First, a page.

New York could not have become the Empire State without a systematic program of Indigenous dispossession that at times violated the laws of the United States. Dispossession was not inevitable. Nothing ever is. It was neither natural nor manifest. It was, at times, carried out in ways that should offend the sensibilities of anyone who believes that the American Nation ought to follow its own rules and keep its word. Dispossession was not the Indians’ fault. At times, and places, it was a clear violation of the law. Dispossession was a crime.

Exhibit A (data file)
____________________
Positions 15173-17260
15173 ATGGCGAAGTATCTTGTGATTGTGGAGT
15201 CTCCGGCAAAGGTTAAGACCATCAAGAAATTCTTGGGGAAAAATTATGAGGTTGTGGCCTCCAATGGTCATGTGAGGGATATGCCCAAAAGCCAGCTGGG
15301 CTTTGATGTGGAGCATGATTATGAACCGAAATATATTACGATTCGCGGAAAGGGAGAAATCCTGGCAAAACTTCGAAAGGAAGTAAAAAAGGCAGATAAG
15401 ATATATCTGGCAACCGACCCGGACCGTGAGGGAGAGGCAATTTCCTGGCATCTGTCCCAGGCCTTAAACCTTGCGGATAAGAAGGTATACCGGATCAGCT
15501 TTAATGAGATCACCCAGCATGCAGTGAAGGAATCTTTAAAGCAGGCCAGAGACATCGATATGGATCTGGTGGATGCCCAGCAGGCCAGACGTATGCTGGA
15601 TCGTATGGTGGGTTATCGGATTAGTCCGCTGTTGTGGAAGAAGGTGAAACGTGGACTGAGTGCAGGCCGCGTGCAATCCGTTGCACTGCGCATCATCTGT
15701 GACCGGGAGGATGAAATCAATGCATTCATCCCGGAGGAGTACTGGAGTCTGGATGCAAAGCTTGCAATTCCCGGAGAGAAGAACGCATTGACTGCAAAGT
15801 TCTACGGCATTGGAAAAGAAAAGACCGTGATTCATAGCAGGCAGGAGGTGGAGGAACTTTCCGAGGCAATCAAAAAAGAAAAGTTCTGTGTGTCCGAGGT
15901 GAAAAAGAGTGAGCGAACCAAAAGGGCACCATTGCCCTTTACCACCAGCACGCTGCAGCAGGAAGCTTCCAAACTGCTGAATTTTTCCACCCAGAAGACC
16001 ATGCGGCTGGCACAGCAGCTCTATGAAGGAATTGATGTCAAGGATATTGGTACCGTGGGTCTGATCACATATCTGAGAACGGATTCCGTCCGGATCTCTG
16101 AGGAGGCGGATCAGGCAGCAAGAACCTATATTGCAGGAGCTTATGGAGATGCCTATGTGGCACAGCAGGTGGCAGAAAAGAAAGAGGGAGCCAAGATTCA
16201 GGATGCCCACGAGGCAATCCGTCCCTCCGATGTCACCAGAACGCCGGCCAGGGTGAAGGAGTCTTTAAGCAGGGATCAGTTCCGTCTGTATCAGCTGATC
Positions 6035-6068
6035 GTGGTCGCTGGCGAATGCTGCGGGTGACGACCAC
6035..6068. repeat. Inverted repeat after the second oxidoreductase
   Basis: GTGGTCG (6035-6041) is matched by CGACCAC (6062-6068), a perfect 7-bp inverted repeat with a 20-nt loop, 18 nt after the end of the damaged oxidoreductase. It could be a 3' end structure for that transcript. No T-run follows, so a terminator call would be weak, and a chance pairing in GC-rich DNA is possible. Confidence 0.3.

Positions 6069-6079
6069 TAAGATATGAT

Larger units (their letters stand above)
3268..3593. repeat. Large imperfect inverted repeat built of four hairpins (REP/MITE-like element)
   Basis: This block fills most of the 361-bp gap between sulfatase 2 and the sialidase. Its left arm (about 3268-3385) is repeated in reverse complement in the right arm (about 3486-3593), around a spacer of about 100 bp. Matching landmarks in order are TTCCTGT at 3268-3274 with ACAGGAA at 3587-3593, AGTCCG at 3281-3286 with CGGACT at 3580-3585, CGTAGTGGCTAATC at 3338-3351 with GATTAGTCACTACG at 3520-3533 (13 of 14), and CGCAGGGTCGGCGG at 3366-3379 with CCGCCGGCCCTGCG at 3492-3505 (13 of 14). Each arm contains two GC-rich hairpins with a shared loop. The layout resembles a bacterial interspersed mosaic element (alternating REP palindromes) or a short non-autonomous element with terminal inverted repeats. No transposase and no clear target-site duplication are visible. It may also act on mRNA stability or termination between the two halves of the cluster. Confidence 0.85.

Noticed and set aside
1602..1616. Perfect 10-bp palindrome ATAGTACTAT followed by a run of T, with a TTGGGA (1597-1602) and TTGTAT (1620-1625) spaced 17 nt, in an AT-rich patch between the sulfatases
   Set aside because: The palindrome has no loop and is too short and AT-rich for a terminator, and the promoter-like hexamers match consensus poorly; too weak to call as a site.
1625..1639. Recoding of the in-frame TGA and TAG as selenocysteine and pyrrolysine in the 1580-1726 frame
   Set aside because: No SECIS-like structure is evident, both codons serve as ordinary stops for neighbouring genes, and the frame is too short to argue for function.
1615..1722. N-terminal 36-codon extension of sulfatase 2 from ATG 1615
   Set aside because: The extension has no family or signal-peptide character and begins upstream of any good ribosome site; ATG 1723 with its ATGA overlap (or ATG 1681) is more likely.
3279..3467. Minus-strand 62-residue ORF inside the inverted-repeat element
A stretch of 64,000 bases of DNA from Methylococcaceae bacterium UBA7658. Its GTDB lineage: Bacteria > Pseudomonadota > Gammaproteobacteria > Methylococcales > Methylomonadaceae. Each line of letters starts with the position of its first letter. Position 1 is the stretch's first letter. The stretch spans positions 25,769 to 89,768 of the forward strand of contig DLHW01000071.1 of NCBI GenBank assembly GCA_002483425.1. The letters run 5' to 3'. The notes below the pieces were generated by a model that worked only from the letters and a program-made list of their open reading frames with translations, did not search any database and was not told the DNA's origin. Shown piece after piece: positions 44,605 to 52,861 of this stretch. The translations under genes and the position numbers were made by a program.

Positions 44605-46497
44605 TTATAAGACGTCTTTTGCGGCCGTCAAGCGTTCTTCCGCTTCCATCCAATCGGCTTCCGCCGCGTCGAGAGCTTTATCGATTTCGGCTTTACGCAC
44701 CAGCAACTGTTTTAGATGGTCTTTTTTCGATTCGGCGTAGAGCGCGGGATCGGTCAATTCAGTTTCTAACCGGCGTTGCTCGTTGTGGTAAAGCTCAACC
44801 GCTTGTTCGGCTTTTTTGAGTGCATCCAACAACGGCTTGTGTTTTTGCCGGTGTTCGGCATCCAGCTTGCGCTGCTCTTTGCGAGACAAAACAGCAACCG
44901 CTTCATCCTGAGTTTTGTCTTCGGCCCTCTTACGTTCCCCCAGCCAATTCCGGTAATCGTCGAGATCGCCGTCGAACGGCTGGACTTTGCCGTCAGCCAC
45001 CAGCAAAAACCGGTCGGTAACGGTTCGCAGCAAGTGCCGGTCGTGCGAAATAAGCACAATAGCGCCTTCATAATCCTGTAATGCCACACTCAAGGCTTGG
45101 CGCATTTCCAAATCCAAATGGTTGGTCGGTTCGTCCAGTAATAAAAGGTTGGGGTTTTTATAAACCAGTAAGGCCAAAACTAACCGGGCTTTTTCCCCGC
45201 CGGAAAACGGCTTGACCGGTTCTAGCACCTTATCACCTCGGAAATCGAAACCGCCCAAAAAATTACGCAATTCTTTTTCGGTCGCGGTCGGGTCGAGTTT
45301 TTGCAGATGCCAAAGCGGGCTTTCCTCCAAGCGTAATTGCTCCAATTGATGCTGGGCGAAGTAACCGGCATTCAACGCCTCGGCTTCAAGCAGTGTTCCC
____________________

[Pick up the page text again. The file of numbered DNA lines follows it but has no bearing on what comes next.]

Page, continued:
Justice Ruth Bader Ginsburg, in the Sherrill case, said that these crimes took places too long ago to be remedied, that in the case in front of her, Oneidas made up less than 1% of the population in Oneida and Madison County. Notorious, indeed. But she chose to ignore entirely the very real and well-documented historical process through which the Oneida homeland went from 100% Oneida to less than 1%. It’s history, my friends. It is not natural. It was neither foreordained or an example of God’s manifest design. It was a disaster, and Haudenosaunee people retain rights in New York State to this date that the courts have yet to recognize. Those rights continue to endure. We might do a territorial acknowledgment at the beginning of campus functions at the college where I teach, but in the context of a long history of dispossession and continued inaction, it seems a hollow and empty gesture.

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